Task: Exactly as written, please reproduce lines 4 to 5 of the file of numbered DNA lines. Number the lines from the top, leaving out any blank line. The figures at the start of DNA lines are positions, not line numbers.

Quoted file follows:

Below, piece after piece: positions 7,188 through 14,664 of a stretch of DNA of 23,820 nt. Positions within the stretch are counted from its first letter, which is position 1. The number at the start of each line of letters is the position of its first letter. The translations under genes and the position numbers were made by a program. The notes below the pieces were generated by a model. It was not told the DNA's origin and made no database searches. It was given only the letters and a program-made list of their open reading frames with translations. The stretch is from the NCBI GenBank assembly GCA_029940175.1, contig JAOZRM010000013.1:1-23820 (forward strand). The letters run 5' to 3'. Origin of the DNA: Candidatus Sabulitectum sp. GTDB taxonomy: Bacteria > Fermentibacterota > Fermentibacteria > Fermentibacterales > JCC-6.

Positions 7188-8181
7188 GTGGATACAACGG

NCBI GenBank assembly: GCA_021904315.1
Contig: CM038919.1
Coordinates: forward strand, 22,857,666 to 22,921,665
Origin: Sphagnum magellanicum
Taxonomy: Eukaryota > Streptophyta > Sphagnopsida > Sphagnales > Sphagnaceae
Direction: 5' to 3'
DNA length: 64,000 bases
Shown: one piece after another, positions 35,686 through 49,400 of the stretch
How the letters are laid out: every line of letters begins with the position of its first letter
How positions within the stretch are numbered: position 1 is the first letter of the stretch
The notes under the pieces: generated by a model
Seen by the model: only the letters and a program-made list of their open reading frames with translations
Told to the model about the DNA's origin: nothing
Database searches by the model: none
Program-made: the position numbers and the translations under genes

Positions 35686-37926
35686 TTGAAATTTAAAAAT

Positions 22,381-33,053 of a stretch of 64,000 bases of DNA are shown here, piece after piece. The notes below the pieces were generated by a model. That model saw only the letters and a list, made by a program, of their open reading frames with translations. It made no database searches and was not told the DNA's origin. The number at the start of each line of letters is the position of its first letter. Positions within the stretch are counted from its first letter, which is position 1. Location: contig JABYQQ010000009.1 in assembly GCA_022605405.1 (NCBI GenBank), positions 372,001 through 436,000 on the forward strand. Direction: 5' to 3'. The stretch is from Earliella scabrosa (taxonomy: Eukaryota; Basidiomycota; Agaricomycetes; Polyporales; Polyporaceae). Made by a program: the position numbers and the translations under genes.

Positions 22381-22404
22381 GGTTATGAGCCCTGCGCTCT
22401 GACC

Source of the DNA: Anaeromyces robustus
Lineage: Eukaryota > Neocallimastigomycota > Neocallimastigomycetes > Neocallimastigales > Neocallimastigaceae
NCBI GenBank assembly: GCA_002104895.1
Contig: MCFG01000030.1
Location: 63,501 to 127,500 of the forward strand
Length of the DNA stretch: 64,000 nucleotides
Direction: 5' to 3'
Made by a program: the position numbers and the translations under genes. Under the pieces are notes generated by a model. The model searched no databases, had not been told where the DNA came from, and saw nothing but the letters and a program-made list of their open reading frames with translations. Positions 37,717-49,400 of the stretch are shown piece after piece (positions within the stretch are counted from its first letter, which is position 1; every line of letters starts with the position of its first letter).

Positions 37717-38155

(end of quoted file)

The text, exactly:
NCBI GenBank assembly: GCA_021904315.1
Contig: CM038919.1